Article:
Page 3 - 2007_2008_Annual_Report

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O u r J o u r n e y F o r wa r d
In the early 1990s, the First Nations leaders of Saskatchewan saw the gaming industry as
an economic opportunity – one that would create a better tomorrow for its people.
RCMP officers shut down the Bear Claw Casino on White Bear First Nation near Carlyle,
SK, in 1993. This raid was the start to what was a highly contentious and emotional part
of the history between First Nations and the provincial government regarding gaming in
Saskatchewan. Ultimately it was resolved through an exemption by the federal government,
which led to the provincial 1995 Gaming Framework Agreement, and hence, SIGA was born.
By 1995, the Federation of Saskatchewan Indian Nations (FSIN) reached an agreement with
the Province of Saskatchewan. In that same year, SIGA was incorporated as the proponent
for First Nations gaming in Saskatchewan.
With approximately 500 employees and limited resources, SIGA opened four properties across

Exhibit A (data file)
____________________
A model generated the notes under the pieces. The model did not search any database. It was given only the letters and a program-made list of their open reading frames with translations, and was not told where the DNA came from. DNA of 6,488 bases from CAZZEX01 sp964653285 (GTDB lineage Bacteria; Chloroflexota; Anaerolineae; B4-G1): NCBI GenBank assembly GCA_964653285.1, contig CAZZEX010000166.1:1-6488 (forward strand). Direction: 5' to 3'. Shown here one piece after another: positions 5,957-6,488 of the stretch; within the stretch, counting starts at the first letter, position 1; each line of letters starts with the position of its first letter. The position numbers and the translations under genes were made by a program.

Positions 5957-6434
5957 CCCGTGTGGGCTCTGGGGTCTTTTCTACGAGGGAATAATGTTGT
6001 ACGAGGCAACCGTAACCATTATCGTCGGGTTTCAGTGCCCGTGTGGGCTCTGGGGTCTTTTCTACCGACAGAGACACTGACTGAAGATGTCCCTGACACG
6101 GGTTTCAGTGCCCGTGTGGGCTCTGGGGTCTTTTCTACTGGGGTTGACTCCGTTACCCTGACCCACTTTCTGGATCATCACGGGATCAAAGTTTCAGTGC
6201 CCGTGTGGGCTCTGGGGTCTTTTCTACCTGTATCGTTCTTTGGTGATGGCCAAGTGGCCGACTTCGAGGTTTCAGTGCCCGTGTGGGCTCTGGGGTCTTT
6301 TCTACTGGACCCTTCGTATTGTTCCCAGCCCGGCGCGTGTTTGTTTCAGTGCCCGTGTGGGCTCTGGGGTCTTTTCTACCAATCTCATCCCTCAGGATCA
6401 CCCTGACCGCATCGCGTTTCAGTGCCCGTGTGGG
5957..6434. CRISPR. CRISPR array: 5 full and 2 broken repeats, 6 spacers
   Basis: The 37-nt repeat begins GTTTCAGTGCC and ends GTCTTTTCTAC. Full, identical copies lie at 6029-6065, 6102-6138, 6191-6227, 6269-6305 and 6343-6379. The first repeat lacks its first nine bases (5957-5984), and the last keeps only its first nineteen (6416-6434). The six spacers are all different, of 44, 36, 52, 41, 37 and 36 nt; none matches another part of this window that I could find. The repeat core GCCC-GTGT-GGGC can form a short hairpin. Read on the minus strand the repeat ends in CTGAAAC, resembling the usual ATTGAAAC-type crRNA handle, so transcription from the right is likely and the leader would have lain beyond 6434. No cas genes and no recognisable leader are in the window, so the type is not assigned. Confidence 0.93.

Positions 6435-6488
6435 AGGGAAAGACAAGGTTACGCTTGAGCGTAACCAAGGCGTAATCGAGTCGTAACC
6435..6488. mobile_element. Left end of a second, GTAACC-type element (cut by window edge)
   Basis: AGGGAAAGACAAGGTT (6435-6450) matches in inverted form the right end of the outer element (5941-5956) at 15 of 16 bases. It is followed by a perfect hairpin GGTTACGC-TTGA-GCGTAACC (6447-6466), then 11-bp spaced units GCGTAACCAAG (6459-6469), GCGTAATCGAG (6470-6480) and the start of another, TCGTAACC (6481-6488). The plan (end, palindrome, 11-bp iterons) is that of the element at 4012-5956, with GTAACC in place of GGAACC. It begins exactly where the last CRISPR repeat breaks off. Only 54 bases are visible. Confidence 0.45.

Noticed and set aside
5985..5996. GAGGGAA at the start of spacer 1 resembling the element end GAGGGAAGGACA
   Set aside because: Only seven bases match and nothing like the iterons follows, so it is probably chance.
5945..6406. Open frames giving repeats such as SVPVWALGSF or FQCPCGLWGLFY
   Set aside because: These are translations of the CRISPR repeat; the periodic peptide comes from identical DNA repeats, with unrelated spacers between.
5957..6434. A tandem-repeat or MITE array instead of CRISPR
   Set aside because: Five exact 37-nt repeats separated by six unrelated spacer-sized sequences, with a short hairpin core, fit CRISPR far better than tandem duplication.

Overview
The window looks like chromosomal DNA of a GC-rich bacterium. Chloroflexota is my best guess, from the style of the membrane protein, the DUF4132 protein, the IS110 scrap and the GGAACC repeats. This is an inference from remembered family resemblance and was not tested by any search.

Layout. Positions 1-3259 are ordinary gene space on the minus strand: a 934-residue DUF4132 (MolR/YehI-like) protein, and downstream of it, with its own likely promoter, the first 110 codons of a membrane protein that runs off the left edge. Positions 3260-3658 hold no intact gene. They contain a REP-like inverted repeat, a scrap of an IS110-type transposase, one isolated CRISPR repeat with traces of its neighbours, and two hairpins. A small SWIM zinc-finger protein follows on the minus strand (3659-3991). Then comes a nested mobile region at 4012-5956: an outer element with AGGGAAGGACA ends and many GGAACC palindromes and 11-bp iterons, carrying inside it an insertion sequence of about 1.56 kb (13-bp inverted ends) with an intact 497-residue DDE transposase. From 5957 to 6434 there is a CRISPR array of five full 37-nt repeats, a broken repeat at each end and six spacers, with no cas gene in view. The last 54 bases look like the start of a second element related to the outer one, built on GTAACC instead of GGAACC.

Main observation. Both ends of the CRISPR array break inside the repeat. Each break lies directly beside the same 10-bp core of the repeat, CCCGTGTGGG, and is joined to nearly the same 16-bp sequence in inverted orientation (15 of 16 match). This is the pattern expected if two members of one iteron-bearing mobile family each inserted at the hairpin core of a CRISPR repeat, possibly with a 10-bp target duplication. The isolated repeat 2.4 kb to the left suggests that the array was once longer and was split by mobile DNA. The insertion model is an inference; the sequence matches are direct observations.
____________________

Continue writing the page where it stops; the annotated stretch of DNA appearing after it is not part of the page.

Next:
Saskatchewan in its inaugural year (1996) with the assistance of its First Nations owners:
Gold Eagle Casino, North Battleford
opened March 1, 1996
Northern Lights Casino, Prince Albert
opened March 7, 1996
Bear Claw Casino, White Bear First Nation
opened November 12, 1996
Painted Hand Casino, Yorkton
opened December 14, 1996
Eleven years later, SIGA opened its 5th casino, the Dakota Dunes Casino (Saskatoon),
on August 10, 2007. Over 10,000 patrons visited the casino on opening day.
Meanwhile, SIGA will be opening a sixth casino, the Living Sky Casino in Swift Current, in
December 2008. As part of SIGA’s reinvestment program, the organization with its business
partners is rebuilding in the Yorkton market, enhancing its product offering at the new
Painted Hand Casino in early 2009.
In just 12 years, SIGA has grown into the leading First Nations economic enterprise in
Saskatchewan, with revenues in excess of $191M and an employee base of well over 1,700.